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Wednesday, September 17, 2008

Fringe Benefits: The Spooky Familiar

Fringe TV Show



Well its happened again. I tried and tried to avoid being in this situation again; but to no avail. It seems that sooner or later every season some new show comes along that hooks me. Last year it was Heroes and before that the X-Files. Other than those, I can take 'em or leave 'em; not including the nightly news so I can see who shot who and current gas prices. Oops...I shouldnt leave out the Sara Connor Chronicles struggling to keep up with the herd. The Fringe: how do I say it and where do I begin....hmmmm.


Well I guess the basics are first. Its a Tuesday night show whose plot centers around a female FBI agent who is forced to work with an institutionalized scientist in order to rationalize a brewing storm of unexplained phenomena. Of course this show is riddled with conspiracies of secret societies, the milk of history. Now let me get this out of the way up front; yes, its kinda like X-Files with its winding and "things that go bump in the night" plots; yes, it has a dramatic flare like the first season of LOST; and yes, (for we older viewers) a twisted reality much like the old Twilight Zone or Planet of the Apes.





Obviously there are some hiccups with the show, afterall its TV; but at the core of all great cult stories and conspiracy theories, there's just enough truth or doubt to give them the spark of life, even if its self perpetuating. Tim Goodman of SF Chronicle writes a great blog story on how to fix the show. Much of which I can agree with except the odd 3-D graphics that show up in a trademark expectation. After watching again last night, I found the premiere show better inspite of watching the characters begin to grow. No doubt, there is much room for character growth; but noone knows everything about someone when they first meet...so thats cool.





The show has cool graphics! There's just no way for a Salvador Dali, M.C. Echer fan to overlook. Yes, they are odd; but isnt that what makes us unique. Its as strong as the LA Law double donks at the beginning...you know whats coming on without even looking at the screen. We all love symbols; baseball, hotdogs and apple pie with the Statue of Liberty in the background cheering us on to victory. Thats grits and gravy with free cathead bisquits!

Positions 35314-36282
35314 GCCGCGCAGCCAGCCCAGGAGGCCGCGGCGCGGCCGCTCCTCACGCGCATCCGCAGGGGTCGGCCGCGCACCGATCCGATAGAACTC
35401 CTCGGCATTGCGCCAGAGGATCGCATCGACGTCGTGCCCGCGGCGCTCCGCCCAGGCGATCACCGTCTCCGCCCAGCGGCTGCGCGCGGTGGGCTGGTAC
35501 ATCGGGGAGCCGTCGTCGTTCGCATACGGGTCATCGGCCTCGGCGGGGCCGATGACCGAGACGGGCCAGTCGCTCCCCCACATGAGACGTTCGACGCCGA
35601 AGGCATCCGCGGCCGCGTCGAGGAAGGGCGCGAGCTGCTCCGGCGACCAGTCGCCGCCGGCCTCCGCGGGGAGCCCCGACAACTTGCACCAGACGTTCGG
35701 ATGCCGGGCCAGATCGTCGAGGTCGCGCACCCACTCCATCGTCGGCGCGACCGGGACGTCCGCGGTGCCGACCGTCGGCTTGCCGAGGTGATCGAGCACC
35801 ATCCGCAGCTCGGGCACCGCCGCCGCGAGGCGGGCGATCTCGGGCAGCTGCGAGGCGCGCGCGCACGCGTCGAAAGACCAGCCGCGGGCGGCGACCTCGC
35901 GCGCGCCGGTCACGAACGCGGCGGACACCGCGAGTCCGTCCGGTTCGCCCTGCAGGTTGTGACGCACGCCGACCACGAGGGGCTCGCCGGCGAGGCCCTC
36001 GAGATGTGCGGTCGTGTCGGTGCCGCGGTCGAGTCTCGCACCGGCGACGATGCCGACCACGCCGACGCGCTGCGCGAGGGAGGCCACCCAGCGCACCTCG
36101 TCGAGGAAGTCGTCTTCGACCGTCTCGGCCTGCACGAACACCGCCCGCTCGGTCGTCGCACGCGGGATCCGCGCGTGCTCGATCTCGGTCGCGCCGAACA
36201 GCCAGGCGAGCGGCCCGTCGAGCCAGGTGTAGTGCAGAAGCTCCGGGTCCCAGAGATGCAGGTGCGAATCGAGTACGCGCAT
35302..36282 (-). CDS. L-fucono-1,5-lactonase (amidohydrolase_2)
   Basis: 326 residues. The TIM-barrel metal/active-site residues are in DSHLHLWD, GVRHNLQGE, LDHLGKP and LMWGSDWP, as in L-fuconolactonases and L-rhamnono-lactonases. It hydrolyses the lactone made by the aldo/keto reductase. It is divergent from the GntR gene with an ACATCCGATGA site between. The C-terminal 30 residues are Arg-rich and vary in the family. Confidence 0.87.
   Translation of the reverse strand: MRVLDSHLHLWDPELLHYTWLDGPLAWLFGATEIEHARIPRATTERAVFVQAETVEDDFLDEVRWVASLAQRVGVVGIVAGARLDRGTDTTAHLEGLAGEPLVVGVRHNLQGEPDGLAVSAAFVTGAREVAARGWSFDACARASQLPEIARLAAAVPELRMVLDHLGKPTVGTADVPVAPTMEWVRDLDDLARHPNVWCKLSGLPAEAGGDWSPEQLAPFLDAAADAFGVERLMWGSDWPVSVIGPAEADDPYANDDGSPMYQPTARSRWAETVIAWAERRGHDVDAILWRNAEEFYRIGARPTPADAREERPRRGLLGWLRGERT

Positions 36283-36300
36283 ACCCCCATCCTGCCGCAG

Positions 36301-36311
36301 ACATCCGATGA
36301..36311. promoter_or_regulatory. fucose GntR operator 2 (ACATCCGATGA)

But on to the meat of this blog. Why I like the Fringe. It has a darkness that can only be located around thin shards of truth that society would never really want to know as in the media following the troops around and erasing what Hollywood has so tainted reality with — the glories of war. Don't get me wrong, freedom isn't free and war is not only hell but manditory. Nothing changes without blood, weapons and conspiracy. Such truths are always enshrouded with religion, politics and the ethics of the button pushers. The Fringe represents the same magic that has kept Area 51, the Bermuda Triangle and Atlantis just on the outskirts of our fears and imaginations. Whether the show makes it our not; its premises will never expire. Its the classic X-File when Mulder finally comes face-to-face with the aliens and then doesnt know what to do but unload his clip which wasnt firing any bullets anyway. We have all these moments of searching and wanting but we have yet to plan what we will actually do in said moment. It's like the old lottery question: What woud you do if you won a million dollars? Ok, you hooked up all your friends and family and paid your debts but there's $999,250 left to be used. What looks back at us when we look at the obvious? We seem to be flooded with media that tells you its one thing thats not that but like something else...ie Secret, strong enough for a man, but made for a woman; pink is the new black, grapple - the taste of grape in the size of an apple....where does it stop? Vice President, pretty as a woman; strong as a bulldog?

1 comment:

Andrew Stanfield said...

Quit writing like this: you're going to get me hooked on another show I don't really have the time to watch! (you almost lost me on 'cathead,' but I got pulled back in!)